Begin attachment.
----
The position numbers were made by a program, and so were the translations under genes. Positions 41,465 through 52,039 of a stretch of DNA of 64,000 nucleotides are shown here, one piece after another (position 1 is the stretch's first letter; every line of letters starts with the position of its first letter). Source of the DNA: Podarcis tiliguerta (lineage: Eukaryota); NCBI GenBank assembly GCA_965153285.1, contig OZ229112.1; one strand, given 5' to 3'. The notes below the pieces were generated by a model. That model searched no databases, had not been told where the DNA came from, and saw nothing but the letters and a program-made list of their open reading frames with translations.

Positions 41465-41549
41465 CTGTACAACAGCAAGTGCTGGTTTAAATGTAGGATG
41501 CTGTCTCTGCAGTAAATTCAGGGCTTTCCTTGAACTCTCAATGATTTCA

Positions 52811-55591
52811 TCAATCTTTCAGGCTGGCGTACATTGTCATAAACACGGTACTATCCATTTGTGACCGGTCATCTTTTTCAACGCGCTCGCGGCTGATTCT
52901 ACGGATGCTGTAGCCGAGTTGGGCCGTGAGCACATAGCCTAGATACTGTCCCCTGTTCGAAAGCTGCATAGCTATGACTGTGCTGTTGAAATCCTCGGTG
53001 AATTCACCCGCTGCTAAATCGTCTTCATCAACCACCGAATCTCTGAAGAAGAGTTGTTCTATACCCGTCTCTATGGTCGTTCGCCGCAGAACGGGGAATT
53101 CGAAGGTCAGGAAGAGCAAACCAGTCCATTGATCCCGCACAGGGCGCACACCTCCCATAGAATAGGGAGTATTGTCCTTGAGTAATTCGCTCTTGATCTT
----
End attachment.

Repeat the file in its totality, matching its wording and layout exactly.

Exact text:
The position numbers were made by a program, and so were the translations under genes. Positions 41,465 through 52,039 of a stretch of DNA of 64,000 nucleotides are shown here, one piece after another (position 1 is the stretch's first letter; every line of letters starts with the position of its first letter). Source of the DNA: Podarcis tiliguerta (lineage: Eukaryota); NCBI GenBank assembly GCA_965153285.1, contig OZ229112.1; one strand, given 5' to 3'. The notes below the pieces were generated by a model. That model searched no databases, had not been told where the DNA came from, and saw nothing but the letters and a program-made list of their open reading frames with translations.

Positions 41465-41549
41465 CTGTACAACAGCAAGTGCTGGTTTAAATGTAGGATG
41501 CTGTCTCTGCAGTAAATTCAGGGCTTTCCTTGAACTCTCAATGATTTCA

Positions 52811-55591
52811 TCAATCTTTCAGGCTGGCGTACATTGTCATAAACACGGTACTATCCATTTGTGACCGGTCATCTTTTTCAACGCGCTCGCGGCTGATTCT
52901 ACGGATGCTGTAGCCGAGTTGGGCCGTGAGCACATAGCCTAGATACTGTCCCCTGTTCGAAAGCTGCATAGCTATGACTGTGCTGTTGAAATCCTCGGTG
53001 AATTCACCCGCTGCTAAATCGTCTTCATCAACCACCGAATCTCTGAAGAAGAGTTGTTCTATACCCGTCTCTATGGTCGTTCGCCGCAGAACGGGGAATT
53101 CGAAGGTCAGGAAGAGCAAACCAGTCCATTGATCCCGCACAGGGCGCACACCTCCCATAGAATAGGGAGTATTGTCCTTGAGTAATTCGCTCTTGATCTT